better in us. Such secret works are all the
gratuitous gift of the Leaven of all leavens Himself! Deo gratias!!!!
Love and prayers,
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Prayers, please, for Kathleen, 92, having esophageal surgery, many problems, badly needs prayers.
Prayers, please, for Adolfo and his wife, Mary Carmen.
Prayers for Chris, on his 42nd birthday, graces galore and many more!
Lord, help us all as You know and will. God's will is best. All is mercy and
grace. God is never absent, praise Him! Thanks so much. JL.
January 17, May 18, September 17
Chapter 3: On Calling the Brethren for Counsel
In all things, therefore, let all follow the Rule as guide,
and let no one be so rash as to deviate from it.
Let no one in the monastery follow his own heart's fancy;
and let no one presume to contend with his Abbot
in an insolent way or even outside of the monastery.
But if anyone should presume to do so,
let him undergo the discipline of the Rule.
At the same time,
the Abbot himself should do all things in the fear of God
and in observance of the Rule,
knowing that beyond a doubt
he will have to render an account of all his decisions
to God, the most just Judge.
But if the business to be done in the interests of the monastery
be of lesser importance,
let him take counsel with the seniors only.
It is written,
"Do everything with counsel,
and you will not repent when you have done it" (Eccles. 32:24).
The key here is not to contend insolently; there is no proscription
against telling the Abbot one feels something is amiss, so long as it
is done respectfully and humbly. We are Benedictines, not fascists;
we have a Father, not a Fuhrer.
Human nature being what it is, people are usually more prone to cite
the Abbot's responsibility to seek counsel than they are to cite the
equally important proscription against contending with one's Abbot!
There's a cure for that and many other ills buried within this
chapter, a telling phrase whose observance promises peace. That
little gem urges the monastics not to follow their "own heart's
Follow that gem and peace abounds! For one thing, whether abbot or
monastic, parent or child, boss or employee, the focus of the
relationship ceases to become self. None of us are anywheres near the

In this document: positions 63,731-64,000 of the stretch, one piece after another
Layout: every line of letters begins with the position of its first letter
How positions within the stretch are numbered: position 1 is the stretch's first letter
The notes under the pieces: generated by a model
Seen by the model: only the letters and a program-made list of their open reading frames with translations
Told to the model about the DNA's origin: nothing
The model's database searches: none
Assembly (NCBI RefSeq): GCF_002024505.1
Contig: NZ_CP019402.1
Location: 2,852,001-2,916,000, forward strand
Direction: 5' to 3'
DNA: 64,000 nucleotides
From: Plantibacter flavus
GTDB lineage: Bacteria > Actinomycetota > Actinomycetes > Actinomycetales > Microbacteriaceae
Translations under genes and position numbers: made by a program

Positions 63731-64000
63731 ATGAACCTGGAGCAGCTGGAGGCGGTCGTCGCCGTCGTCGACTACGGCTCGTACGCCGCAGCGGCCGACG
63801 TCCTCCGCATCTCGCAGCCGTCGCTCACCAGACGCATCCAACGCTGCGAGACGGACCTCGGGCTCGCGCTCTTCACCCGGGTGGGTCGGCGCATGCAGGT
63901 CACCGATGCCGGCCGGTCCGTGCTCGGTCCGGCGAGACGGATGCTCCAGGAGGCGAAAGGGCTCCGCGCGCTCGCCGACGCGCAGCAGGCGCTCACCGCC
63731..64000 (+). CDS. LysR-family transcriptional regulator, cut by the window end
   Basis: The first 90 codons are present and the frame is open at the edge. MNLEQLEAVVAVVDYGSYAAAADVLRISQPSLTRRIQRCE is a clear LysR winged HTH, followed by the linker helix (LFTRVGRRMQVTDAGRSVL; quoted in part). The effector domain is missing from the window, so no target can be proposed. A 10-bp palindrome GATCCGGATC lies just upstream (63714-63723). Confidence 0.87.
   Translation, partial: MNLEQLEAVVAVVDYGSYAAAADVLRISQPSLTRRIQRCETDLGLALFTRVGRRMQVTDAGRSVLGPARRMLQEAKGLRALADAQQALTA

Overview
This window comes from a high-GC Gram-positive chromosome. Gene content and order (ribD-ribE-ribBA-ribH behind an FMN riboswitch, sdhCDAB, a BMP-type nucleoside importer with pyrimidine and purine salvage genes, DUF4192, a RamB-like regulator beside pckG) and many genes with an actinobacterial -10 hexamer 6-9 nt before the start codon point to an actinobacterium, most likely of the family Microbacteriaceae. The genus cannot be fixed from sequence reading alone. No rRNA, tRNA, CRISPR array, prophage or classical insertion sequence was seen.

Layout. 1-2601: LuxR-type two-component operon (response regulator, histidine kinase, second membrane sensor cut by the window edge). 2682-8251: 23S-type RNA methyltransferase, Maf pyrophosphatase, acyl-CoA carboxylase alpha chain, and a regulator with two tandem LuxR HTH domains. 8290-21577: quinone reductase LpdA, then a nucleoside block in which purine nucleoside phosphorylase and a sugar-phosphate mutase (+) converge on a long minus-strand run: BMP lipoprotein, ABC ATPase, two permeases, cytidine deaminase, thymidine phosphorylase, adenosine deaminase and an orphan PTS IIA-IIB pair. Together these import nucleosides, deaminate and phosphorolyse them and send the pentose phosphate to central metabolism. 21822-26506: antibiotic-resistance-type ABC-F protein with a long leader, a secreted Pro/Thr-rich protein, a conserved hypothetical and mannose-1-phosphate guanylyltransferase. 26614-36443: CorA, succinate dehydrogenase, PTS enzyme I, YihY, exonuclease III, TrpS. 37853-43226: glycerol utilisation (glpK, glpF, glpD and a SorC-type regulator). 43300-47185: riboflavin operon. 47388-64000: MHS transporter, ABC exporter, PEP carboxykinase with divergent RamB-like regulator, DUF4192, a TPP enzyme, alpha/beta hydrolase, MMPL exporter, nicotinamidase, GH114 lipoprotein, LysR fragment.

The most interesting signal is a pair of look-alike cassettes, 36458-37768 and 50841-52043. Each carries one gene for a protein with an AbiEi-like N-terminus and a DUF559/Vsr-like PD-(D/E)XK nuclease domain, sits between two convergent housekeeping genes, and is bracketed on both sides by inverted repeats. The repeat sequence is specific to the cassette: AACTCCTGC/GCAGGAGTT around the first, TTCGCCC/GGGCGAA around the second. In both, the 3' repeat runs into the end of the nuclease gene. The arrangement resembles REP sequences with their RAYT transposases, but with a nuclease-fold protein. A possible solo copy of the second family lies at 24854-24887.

big deal we'd either like to be or think ourselves to be! Much of
what seems earth-shattering to us is really small stuff, indeed.
This is so important to monastic struggle because it is so intricately
interwoven with detachment and holy indifference. We must learn how
to hold onto our inner peace, how to safeguard it from damage at the
hands of trivia. An abject TERRIBLE day for us, one when we are so
hurt or angry that the world seems to have stopped, is just another average
day for the rest of the community. Until, of course we decide we ARE
the center of the universe and ruin it for them... Cling to that
knowledge of trivia and less will suffer!
At that point of recognizing trivia, truth and therefore, humility
enter into the equation. We need very good "trivia
detectors" and their default setting must be aimed at ourselves,
rarely cast elsewhere except in cases of really great need. We can
keep those detectors more than amply busy just in our own hearts
and wills! We need to know deception, falsity, trivia, but it is
essential to know them first in ourselves.
If these good tools of detection are aimed only at others, the result
will be pride and a fall, not humility and truth. Jesus said "I am
the Truth," and to Him we must prefer nothing. Hence, our first
desire must always be the truth and the truth is that the earth does
not revolve around us as an axis!
Our age, particularly, has embraced the idea of "Follow your bliss!"
Well, maybe...sometimes.... but maybe not, too. Our "bliss" is no
guarantee of infallibility. Years ago, and for many years of my life,
I thought my "bliss" would be very different from where I finally wound up.
As a handy rule of thumb, I would say that the will of God quite
often looks nothing like bliss at first. Hence, confusing bliss with
the divine will can be very risky. The will of God often BECOMES
bliss when we are in the midst of following it, or in hindsight, but we
have to be dragged, kicking and screaming, into that compliance!
Love and prayers,